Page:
The partner of former Guardian journalist Glenn Greenwald who was held by authorities while travelling though Heathrow airport will launch a legal case against his detention today.
David Miranda has held for nine hours on 18 August as he transited through London on his way from Berlin to the couple’s home in Rio de Janeiro.
UK authorities stopped the 28 year old Brazilian under section 7 of the Terrorism act 2000 and seized a laptop, mobile phone, memory cards and dvds.
The High Court has already ruled that the nine items could only be examined for national security purposes and protecting the public.
— David (@JackofKent) November 6, 2013
Miranda’s legal team will argue that his detention for the maximum period possible determined by the act was a breach of his human rights.
Schedule 7 of the act allows authorities to detain someone for a maximum of nine hours if they suspect that the individual has been engaged with terrorism.
His detention followed the publication by the Guardian of details concerning the extent of mass surveillance engaged by GCHQ from files leaked by former NSA whistleblower Edward Snowden.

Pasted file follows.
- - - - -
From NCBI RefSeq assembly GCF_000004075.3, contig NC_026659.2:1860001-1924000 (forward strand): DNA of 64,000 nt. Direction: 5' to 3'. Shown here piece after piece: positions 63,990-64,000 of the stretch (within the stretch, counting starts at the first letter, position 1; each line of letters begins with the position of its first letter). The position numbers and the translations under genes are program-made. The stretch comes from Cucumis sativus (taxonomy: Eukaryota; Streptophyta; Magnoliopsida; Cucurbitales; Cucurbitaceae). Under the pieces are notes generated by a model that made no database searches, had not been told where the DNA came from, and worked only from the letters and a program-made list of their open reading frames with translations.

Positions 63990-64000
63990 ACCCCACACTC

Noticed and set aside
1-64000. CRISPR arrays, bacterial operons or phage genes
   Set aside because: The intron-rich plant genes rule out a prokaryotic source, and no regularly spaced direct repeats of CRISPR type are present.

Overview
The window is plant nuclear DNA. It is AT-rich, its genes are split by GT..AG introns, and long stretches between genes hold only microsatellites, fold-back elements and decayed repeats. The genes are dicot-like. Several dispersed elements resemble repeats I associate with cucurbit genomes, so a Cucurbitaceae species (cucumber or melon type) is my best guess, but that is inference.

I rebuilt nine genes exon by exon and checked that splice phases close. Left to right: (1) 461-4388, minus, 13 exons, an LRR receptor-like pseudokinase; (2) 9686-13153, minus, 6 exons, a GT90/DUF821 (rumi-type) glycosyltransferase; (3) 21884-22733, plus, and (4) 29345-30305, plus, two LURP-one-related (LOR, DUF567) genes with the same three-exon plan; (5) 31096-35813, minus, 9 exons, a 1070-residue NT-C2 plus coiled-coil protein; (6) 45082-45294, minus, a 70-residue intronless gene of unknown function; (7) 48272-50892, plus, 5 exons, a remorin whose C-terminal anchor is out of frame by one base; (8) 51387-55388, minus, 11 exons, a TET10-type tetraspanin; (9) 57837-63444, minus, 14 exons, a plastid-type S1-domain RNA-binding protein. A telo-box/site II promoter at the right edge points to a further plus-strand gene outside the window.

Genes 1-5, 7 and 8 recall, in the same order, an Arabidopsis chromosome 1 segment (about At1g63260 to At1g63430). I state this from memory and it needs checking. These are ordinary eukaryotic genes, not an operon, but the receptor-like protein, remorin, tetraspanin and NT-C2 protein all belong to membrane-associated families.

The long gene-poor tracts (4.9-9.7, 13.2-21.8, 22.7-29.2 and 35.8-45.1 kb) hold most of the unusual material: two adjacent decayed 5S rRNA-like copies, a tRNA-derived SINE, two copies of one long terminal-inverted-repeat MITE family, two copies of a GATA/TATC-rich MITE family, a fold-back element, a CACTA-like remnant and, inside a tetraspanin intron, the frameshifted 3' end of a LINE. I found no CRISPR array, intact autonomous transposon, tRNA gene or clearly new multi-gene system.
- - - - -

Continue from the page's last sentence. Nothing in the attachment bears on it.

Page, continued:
Snowden passed thousand of highly classified files to Greenwald who worked alongside the Guardian to unearth the scandal.
However, British security chiefs were angered by the leaks and ordered Miranda’s arrest as he passed through Heathrow Airport.
Miranda’s legal team will argue that his detention and use of the anti-terror powers was unlawful and disproportionate.
An earlier hearing at the High Court heard that Miranda was carrying 58,000 highly classified UK intelligence documents when he was detained.
He was released without charge.
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